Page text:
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We need parents on board if we want to protect their children

Following news of a sexual assault in Roblox and 'addiction' to Fortnite, parents want to cut kids off from these games - but that will only make the problem worse

If you're both a parent and a regular reader of GamesIndustry.biz, then hopefully this opinion is one we share. If that's the case, this article is not directly for you but you can be essential in ensuring it reaches the people who need to read it.

The reaction to the 'gang rape' of a seven-year-old girl's Roblox character last week was no surprise. The girl's mother, Amber Petersen, called for parents to delete the app from their children's devices, to ban them from playing such a seemingly dangerous game, stressing how "traumatised and violated" she felt after watching the incident unfold on her daughter's tablet.

It's a perfectly understandable reaction; parents protecting a child from inappropriate content by cutting off their access. However, leaping straight to an outright ban is not going to solve the problem. Best case scenario: Petersen's heartfelt plea leads thousands of parents to stop their kids playing Roblox. But the game still has 64 million players that will be exposed to this content, including the ones creating it.

"A parental ban is a punishment for the victim, not the offender. A child has done nothing wrong by playing Roblox"

Instead, parents need to work with Roblox - and more importantly for Roblox to be more communicative with parents, beyond just its Parent's Guide on the website - to identify the players that are displaying such despicable behaviour, and to ensure that children have a clear way of alerting the developers when something is making them feel uncomfortable.

I recently attended a cybersafety evening at the primary school where my wife teaches. Roblox was brought up during this seminar, as the former police officers presenting to parents showed a video from a child's in-game session where various characters, while clothed, were seemingly performing sexual acts. Now, obviously, this is nothing the Roblox developers have actively enabled - it's actually a two-person combination of the Lie Down and Push-ups emotes - but the distress among the audience was audible.

Worse still was the example of a game that has been created with Roblox called Adopt Me. This is a role-playing experience in which all players either take on the role of a mummy, daddy or child. It's no different to kids playing happy families at nursery, but the officers revealed this has become a hotbed for paedophiles (as have many games and apps primarily appealing to young people). Again, it's not the game that needs to be dealt with, but these users.

Most distressing was the officers' revelation that, during a poll of all the children in that school earlier in the day, almost none of them said they would tell their parents about this incident if it happened to them, for fear of their parents deleting the app.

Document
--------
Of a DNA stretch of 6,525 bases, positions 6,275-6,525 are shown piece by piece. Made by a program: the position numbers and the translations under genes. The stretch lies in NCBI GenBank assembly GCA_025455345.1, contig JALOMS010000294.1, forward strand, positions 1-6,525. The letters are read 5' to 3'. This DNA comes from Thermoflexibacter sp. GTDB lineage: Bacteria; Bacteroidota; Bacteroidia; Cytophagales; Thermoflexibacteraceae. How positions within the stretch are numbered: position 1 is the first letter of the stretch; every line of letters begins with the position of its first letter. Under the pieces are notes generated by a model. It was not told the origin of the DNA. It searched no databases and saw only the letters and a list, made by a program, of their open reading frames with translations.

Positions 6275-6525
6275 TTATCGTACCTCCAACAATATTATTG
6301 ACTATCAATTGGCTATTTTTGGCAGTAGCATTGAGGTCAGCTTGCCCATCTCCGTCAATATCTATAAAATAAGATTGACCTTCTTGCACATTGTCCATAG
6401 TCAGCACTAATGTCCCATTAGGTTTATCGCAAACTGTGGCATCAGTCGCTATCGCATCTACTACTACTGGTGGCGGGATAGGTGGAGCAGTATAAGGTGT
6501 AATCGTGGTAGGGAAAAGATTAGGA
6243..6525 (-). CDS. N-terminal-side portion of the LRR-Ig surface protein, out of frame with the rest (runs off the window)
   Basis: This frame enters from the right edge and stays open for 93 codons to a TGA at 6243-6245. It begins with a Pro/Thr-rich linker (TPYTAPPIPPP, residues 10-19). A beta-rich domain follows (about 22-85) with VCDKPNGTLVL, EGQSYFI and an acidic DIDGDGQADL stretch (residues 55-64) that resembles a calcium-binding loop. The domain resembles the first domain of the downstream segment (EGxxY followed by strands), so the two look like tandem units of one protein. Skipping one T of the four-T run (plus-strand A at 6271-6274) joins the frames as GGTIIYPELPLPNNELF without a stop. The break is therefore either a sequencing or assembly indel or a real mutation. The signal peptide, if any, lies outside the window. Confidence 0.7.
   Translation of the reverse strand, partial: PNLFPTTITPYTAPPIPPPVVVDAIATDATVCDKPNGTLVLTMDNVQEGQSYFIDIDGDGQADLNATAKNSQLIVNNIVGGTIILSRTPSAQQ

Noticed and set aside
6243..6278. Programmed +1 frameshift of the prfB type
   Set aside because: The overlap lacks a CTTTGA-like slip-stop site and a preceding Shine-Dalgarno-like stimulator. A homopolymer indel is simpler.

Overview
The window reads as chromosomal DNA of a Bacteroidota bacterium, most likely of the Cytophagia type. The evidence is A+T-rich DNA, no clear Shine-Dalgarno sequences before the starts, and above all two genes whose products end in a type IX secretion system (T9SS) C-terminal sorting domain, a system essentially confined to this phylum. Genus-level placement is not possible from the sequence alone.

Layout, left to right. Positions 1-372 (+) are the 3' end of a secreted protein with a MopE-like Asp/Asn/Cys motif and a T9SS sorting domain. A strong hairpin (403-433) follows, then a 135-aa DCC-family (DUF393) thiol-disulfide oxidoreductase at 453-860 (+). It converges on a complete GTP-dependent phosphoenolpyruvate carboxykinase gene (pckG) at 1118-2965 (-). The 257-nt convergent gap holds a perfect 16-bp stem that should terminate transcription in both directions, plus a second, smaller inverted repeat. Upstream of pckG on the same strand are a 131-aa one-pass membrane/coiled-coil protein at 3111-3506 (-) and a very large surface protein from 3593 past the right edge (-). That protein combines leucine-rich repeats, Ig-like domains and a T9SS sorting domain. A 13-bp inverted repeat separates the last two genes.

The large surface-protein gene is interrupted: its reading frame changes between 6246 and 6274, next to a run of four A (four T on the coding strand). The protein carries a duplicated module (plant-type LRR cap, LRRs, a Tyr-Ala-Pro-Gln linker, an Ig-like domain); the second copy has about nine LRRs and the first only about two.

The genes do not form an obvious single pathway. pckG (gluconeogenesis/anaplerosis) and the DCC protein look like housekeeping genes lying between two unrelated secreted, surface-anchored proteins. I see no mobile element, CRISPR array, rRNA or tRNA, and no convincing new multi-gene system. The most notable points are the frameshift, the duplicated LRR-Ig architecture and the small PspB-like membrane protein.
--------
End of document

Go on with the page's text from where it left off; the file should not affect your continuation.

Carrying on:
Roblox's systems and content are not inherently inappropriate, but abuse by certain users has led to horrific in-game incidents with young players

Roblox's systems and content are not inherently inappropriate, but abuse by certain users has led to horrific in-game incidents with young players

A parental ban is a punishment for the victim, not the offender. A child has done nothing wrong by playing Roblox, which by all accounts is a perfectly innocent game - as the vast majority of video games are, save only for those purposefully targeting an older audience. Anyone can make penises out of Play-Doh, but no one wants to ban it

Let's not forget that there have been two violations here. First and foremost, the seven-year-old girl has suffered something that no one should in any realm, digital or physical. But Roblox has been violated, too - its Code of Conduct clearly forbids the creation of sexual content and performance of sexual acts, and yet the players in question were able to craft graphic reproductions of genitals.

"Roblox has been violated, too - its Code of Conduct clearly forbids the creation of sexual content and performance of sexual acts"

Roblox, like Minecraft and so many other games today, is built around the concept of creation, and the freedom that creation affords. The developers behind Roblox already strictly moderate any images or videos that are uploaded into the game, but it's impossible to review everything that its players build using the game's systems - there are 64 million of them, and Roblox certainly doesn't have 64 million moderators.

To add an extra level of approval, to stop players from building new items within the game, would break the core loop and the many benefits it offers. Imagine constructing something out of Lego but not being allowed to play with it until a company representative approved it as appropriate.

This should not be viewed as a defeatist attitude. We might not be able to stop certain users building penises, but we can damn well make sure they are the ones punished for it - and parents can be instrumental in making this happen.

Ensuring that children feel comfortable bringing this sort of thing to a parents, unafraid that they will suffer for doing so, is the crucial first step. Mrs Petersen seems to have accomplished this, as the Roblox incident only came to her attention when her daughter showed her what was happening. But rather than rallying fellow parents against the game, the reaction should be to contact Roblox - and maybe share that via Facebook instead. "Has your child seen something inappropriate in their game? Here's the email address you need - the developers were very helpful."

"We might not be able to stop certain users building penises, but we can damn well make sure they are the ones punished for it"

The onus is, of course, also on Roblox. If children genuinely don't want to talk to their parents, they should feel safe talking to the developers instead. Clear reporting mechanics, perhaps even a tutorial on how to use them, would help the game's audience know how to self-moderate. Yes, some children will find digital genitals amusing, but if enough find them distressing and know how to report that distress it gives Roblox a better chance of catching these inappropriate players before their actions cause offence beyond the game. Again, Roblox has 64 million players; the vast majority should be on the developers' side if they want to keep enjoying the game.